Reading Matters

‘Secret Garden’ welcome dose of reality for Nancy Stancill

I grew up in a small Virginia town with not much to do, so I reveled in books as entertainment. I was lucky to have a sister four years older who also loved to read, so I’d finish my books and read hers. The town librarian knew my family and she scrutinized my selections carefully when she checked them out for me. I remember she occasionally threatened to call my mother when she saw a book she regarded as inappropriate, but I don’t think she ever did. My older sister and I always got library cards when we went on beach vacations. There were five children in our family, but she and I were the only passionate readers. It’s still a pleasure to swap recommendations with her.

THE SECRET GARDEN, Frances Hodgson Burnett. This was the only book I read as a child where the young protagonist was bitter, unlikable and unhappy. I found it a welcome dose of reality in the mostly saccharine world of children’s literature. When I was growing up, authors often didn’t take into account the fact that children have complicated, turbulent inner lives. I was entranced by the story of Mary Lennox and how her life changes as she makes friends and discovers the delights of nature.

ANNE OF GREEN GABLES, Lucy Maude Montgomery. I devoured all of the books in this series, even the later ones about Anne’s children. I still regard Anne Shirley as a great protagonist for young readers because the redheaded orphan, melodramatic and temperamental, is so imperfect. She lives and loves passionately, and her passion drives the series. I hope to make a pilgrimage to Prince Edward Island, the land of Anne, before I die.

THE CATCHER IN THE RYE, J.D. Salinger. I read this book at 13, and reread it many times through my teen years. As a teenager in a small town, I didn’t have many ways to rebel, so I rebelled vicariously through the adventures of Holden Caulfield. I gave Catcher to my son when he was a teen and was surprised that he didn’t like it. But I think its appeal was greatest to baby boomers growing up in the 1960s. I read it again last year from the perspective of a mother and mostly found Holden’s inner life scary and sad.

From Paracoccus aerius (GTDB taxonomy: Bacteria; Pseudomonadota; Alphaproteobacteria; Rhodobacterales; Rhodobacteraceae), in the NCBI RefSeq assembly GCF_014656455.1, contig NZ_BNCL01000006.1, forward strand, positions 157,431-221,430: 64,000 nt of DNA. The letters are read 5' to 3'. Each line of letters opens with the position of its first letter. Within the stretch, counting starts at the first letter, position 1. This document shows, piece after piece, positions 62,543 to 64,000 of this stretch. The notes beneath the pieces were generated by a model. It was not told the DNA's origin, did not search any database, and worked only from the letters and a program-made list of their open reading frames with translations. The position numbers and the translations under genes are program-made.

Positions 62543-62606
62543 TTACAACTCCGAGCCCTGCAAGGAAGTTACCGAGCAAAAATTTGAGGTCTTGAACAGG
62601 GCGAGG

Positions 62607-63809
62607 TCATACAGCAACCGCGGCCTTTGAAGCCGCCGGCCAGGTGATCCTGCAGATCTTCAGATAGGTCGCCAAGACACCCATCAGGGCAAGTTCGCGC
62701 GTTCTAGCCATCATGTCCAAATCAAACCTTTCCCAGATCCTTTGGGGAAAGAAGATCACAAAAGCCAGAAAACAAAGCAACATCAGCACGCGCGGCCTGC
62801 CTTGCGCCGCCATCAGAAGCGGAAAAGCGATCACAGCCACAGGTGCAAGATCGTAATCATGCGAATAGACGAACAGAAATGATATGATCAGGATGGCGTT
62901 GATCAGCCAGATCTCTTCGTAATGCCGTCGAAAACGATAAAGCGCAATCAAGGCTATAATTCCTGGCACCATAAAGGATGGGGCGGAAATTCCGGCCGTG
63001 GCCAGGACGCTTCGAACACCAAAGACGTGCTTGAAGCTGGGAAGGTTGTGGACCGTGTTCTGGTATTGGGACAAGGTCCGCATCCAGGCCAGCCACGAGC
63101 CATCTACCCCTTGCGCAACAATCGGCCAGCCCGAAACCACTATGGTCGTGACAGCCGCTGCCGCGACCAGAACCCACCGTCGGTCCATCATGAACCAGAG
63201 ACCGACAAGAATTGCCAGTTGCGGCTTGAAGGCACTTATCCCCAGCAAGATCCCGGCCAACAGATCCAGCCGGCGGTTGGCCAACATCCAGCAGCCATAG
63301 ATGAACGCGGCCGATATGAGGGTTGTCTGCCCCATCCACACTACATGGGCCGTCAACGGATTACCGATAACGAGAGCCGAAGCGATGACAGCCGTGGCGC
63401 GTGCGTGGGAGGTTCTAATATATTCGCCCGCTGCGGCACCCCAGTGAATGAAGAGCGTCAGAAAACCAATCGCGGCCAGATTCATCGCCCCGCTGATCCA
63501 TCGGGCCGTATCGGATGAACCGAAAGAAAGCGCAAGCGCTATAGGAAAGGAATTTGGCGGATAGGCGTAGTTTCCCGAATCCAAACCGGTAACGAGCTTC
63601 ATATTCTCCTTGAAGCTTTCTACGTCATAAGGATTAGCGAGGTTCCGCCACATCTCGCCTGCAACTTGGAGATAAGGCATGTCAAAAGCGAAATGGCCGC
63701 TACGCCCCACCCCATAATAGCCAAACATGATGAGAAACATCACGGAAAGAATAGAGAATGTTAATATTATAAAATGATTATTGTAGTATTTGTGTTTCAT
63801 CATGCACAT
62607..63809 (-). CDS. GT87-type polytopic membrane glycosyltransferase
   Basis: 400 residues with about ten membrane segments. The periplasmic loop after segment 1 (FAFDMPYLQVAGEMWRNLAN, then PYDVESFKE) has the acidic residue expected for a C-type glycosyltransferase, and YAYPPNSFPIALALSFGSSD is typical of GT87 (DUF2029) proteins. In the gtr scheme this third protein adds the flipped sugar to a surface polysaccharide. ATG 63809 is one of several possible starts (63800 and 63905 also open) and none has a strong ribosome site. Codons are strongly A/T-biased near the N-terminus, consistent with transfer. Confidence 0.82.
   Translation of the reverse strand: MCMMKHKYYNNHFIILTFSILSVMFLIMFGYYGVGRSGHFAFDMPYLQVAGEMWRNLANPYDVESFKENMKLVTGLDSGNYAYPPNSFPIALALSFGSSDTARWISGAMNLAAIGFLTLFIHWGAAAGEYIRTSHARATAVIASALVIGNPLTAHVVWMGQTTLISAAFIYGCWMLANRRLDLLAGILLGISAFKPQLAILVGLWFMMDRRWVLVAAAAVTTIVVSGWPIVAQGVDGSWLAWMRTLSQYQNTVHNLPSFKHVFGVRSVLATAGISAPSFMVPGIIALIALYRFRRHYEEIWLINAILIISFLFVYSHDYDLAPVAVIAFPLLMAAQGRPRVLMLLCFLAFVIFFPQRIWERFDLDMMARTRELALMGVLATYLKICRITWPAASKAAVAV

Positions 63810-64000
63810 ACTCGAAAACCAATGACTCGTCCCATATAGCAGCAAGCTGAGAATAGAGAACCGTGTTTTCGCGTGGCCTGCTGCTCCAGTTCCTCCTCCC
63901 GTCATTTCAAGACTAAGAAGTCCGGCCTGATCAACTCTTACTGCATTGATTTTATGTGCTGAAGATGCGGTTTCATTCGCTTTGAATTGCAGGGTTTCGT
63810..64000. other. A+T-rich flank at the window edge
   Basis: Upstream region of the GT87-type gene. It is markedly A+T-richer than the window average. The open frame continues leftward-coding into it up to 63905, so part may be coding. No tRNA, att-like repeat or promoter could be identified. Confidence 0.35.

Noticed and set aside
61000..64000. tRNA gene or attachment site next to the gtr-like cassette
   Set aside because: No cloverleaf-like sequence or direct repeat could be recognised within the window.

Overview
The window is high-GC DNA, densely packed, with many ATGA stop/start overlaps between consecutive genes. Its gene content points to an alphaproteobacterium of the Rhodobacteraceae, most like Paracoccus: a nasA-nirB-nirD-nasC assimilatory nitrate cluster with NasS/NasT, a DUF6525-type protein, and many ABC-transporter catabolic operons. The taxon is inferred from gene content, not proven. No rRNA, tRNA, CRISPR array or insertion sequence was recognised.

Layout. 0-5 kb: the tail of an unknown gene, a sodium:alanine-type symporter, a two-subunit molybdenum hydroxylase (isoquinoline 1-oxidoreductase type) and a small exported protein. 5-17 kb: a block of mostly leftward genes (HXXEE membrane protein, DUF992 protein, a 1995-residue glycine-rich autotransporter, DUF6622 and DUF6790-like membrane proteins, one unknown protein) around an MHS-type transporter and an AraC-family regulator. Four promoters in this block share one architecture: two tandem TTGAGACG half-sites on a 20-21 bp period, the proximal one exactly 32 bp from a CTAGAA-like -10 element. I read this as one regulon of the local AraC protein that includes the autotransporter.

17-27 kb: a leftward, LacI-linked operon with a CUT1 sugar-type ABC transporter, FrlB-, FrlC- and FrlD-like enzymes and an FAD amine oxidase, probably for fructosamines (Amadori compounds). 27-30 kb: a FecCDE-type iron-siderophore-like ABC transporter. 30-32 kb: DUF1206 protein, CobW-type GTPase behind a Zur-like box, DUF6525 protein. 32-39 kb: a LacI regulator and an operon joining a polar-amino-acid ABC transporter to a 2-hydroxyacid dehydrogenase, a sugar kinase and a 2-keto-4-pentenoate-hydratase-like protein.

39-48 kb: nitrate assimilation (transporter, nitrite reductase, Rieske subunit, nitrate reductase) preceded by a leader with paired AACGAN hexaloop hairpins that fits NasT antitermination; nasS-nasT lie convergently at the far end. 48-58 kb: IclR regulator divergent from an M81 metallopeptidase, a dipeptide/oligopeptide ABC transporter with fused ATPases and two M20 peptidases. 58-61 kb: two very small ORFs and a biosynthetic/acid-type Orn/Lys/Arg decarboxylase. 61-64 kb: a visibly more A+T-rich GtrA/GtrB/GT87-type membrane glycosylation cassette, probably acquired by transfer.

THE DETECTIVE NOVELS OF P.D. JAMES. I started reading Agatha Christie mysteries at 12 and have always kept a good suspense novel on my bedside table. But for me, P.D. James is the master of the genre. She proved that mysteries and thrillers don’t have to be shallow or forgettable. Hers have the complex characters and sense of place more often found in good literary fiction. She was vigorous and prolific into her 90s. Definitely a role model!

PAST IMPERFECT, Julian Fellowes. The master storyteller of Downton Abbey has also produced two provocative novels centered on British upper-class life and mores. I read Past Imperfect when I was living in England a few years ago and loved its plot, characters and storytelling, centered on a look back at London’s last debutante season in 1968. Its themes of love, loss and redemption resonated with me and inspired me to get on with writing my own novel.

NANCY STANCILL’S first novel, SAVING TEXAS, was published by Black Rose Writing in 2013. It’s a thriller loosely based on her experiences as an investigative reporter for the Houston Chronicle. She also worked as an investigative reporter and an editor for the Charlotte Observer. She is finishing a second novel. She and her husband live in Charlotte.

  Comments